Exit your parking space– Turn your car on and put it in forward. Go forward slightly as you press on the accelerator. As you begin to creep out of your parking space, tilt your head forward to make sure there are no cars or pedestrians coming by. Continue out of the space straight until your bumper is fully past the cars on either side.
Find an empty parking spot- Make sure that the space is big enough to hold your car. It will have to be at least 25% longer than the length of your car. You will also want to check for fire hydrants, yellow edges on sidewalks, or handicap signs as to why the space might be left empty.
Turn your blinker on to the right- This will allow other cars behind you to drive around. Pull up next to the car in front of the empty spot. You want to be as close to the other car as possible, not more than 12 inches (30.5 cm) away. Ensure that the front of your car is the same distance from the car next to you as the back of your car (don’t slant your car at an angle). Your bumper should line up directly parallel to the car next to you
Put your car in reverse- Start backing up slowly until your head is parallel with the wheel of the car to your right. Press on the brake and hold your car steady. Turn your steering wheel as far as it will go clockwise. Look over your left shoulder as far as you can and start backing up again. Keep backing up until you can see the front wheel of the car behind you in your right mirror.
Turn your wheel all the way counter-clockwise– Do this while maintaining your foot on the brake. When it has moved as far as it will go, begin backing up again slowly. Glance from front to back to ensure that you are not going to bump the car in front or the car in back.
Continue to back up until you are parked- If you either bump into the curb, or get too close to the car in back of you, turn the top of the wheel to the right again and pull forward slowly. Steer your car into the proper position.
Exit your vehicle- Leave space in front and behind to allow yourself and the other people to get out of the parking spots. If you park very far forward or back and another car parks very close to you, you will be too tight to get out of your spot, so don’t forget to leave that space. If done correctly, you should leave no more than 12 inches from the curb to your car.
There are no limits to the ideas and ways to transform a parking space. Though the concept of a 9’x18’ park is simple, the sheer number of options and ideas can often leave you overwhelmed or worse, in over your head. It is good to remember that your park can be as simple as a place to sit, read, talk or relax.
Site Constraints-Dimensions. The dimensions for a typical parking space are 9 feet by 18 feet. If you are planning two spaces, you should plan for 9 feet by 40 feet. When you are considering ground cover that equals 168 square feet and 360 square feet, respectively. (*note: If you are planning to use sand, gravel, or other loose materials, you will need to use a liner to allow you to remove these materials easily.)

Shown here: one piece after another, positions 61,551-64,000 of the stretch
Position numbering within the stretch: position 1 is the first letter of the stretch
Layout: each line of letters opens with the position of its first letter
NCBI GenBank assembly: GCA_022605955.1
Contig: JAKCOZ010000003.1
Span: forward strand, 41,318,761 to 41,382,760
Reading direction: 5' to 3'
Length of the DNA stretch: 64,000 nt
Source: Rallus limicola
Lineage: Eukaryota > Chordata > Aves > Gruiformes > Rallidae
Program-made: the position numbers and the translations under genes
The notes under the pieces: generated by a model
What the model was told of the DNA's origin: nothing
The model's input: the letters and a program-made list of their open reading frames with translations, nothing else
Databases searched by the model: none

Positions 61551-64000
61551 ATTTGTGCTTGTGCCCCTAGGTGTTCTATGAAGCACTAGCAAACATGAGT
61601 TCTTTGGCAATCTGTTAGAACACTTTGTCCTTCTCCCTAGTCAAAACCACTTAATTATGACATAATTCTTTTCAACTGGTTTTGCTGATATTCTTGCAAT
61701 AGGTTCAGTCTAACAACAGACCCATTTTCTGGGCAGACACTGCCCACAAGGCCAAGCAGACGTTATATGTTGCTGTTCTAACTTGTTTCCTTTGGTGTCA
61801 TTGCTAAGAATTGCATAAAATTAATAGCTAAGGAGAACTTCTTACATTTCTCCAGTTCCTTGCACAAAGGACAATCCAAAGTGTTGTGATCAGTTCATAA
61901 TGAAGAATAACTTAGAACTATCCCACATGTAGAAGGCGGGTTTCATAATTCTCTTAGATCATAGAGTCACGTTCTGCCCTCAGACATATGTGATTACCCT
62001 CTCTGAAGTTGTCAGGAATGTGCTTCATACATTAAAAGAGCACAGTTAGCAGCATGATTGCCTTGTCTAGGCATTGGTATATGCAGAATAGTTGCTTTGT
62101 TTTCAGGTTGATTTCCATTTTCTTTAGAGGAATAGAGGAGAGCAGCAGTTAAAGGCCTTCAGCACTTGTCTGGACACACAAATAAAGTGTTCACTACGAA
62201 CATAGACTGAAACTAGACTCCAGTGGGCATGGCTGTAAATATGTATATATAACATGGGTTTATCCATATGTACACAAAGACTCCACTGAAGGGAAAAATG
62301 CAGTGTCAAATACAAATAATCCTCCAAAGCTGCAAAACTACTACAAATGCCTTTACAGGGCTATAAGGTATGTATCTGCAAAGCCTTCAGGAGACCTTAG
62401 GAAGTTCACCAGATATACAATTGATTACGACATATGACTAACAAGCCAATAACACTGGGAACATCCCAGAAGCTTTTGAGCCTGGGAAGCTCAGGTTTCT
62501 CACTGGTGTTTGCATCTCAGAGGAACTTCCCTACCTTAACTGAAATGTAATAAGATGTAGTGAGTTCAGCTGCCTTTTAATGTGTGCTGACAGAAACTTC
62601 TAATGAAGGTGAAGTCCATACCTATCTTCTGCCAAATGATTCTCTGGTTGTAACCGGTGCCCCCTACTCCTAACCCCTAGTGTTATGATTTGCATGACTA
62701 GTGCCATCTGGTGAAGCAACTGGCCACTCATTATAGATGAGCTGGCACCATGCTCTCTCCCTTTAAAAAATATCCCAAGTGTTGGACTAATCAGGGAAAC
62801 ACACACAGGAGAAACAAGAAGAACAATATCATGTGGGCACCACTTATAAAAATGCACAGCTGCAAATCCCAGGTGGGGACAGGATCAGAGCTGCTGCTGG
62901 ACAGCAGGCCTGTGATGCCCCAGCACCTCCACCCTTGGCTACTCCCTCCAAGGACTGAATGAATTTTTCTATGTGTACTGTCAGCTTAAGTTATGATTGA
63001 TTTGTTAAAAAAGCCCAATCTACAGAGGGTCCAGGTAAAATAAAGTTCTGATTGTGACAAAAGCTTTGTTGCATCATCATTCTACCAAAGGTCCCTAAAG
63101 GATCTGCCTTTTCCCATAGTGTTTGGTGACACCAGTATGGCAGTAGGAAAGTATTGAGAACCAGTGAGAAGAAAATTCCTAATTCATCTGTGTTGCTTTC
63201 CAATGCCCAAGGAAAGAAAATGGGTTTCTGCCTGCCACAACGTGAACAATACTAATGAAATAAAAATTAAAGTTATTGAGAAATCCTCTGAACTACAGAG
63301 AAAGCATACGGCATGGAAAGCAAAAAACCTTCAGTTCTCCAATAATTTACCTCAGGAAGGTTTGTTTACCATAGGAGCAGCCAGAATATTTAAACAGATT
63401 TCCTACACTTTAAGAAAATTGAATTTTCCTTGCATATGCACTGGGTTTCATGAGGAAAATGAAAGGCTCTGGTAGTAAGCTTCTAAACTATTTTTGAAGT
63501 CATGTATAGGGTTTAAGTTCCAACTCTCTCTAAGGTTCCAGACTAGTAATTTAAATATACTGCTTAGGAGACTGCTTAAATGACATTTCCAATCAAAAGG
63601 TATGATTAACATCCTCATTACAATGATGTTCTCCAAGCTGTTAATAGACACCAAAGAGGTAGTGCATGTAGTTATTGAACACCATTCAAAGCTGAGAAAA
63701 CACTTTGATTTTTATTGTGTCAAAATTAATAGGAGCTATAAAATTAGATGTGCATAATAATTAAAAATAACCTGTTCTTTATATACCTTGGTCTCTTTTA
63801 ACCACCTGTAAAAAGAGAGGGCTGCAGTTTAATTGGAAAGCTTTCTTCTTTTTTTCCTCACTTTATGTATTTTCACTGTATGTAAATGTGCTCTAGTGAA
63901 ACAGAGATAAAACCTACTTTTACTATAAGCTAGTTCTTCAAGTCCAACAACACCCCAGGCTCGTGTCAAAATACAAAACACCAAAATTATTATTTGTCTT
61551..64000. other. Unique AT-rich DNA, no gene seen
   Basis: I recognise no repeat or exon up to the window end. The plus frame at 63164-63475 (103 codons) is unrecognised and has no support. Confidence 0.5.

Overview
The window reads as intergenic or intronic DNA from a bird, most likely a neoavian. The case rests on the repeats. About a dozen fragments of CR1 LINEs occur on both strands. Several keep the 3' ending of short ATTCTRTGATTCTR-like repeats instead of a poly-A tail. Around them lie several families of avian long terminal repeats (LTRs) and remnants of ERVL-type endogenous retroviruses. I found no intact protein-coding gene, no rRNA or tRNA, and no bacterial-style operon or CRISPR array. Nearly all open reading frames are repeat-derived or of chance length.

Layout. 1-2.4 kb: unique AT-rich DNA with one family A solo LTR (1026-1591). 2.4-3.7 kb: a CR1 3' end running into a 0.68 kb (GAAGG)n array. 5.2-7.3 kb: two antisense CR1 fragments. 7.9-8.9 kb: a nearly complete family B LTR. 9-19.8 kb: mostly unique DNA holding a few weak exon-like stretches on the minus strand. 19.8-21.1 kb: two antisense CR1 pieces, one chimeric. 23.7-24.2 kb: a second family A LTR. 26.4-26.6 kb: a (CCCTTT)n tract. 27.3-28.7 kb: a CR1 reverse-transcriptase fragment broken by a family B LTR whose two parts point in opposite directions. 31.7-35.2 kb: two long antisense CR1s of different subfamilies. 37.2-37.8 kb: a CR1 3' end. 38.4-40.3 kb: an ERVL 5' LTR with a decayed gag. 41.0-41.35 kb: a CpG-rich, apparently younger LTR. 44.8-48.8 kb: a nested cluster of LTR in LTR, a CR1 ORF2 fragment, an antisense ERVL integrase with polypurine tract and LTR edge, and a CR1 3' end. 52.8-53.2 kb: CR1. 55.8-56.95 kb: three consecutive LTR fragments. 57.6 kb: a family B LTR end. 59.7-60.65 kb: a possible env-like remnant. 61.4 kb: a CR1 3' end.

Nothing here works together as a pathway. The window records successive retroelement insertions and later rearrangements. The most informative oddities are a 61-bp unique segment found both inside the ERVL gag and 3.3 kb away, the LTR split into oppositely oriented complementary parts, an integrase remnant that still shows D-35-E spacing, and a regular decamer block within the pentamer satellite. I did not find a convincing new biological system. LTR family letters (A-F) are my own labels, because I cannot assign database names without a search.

Cant. The street is not a flat surface. Streets are designed and constructed with a curve (called a “cant”) to allow stormwater to drain quickly. If your idea requires a flat surface or if you have vertical structures, take the slope of the road into account and plan to bring some material to make onsite adjustments and to allow you to level or anchor your structure(s).
Curb Height. The curb varies between 6 and 8 inches above the level of the street. A seamless transition between the curb and your park is not necessary, but it can be used to the advantage or your park design.
Barriers. it is highly encouraged to incorporate a barrier between their park and the street. And, if your park is next to a parking space not designated for park(ing) Day, to add a barrier between your park and the space next to you. This increases your visibility to drivers, and helps visitors to your park feel safe.
Programming-Activities. Plan some type of activity in your park. That can be as simple as providing seating, books, arts & crafts, or board games. Plan for people to use your park, and give them something to do or talk about while they are there.Handouts there are restrictions for any signage, food, or promotional materials that can be distributed at park(ing) Day.
Materials- Cost. Creating a park can take both time and a money. The good thing is, you get to determine how much time and money you are willing to invest in your park . Set your budget early, to help you make good decisions in the planning and building process.
Recycle and reuse. Ways to reduce cost and make building your park easier are to use materials you already have sitting around, look for salvaged materials, and ask for donations. Since this is a one day event, have a plan for your materials after the event is over. Either reuse the materials or structures for something else, or plan on returning them to the original donors.
Think light. Large or heavy structures will be difficult to set-up, and even more exhausting to take down. We advise only using parts that 2 individuals can lift.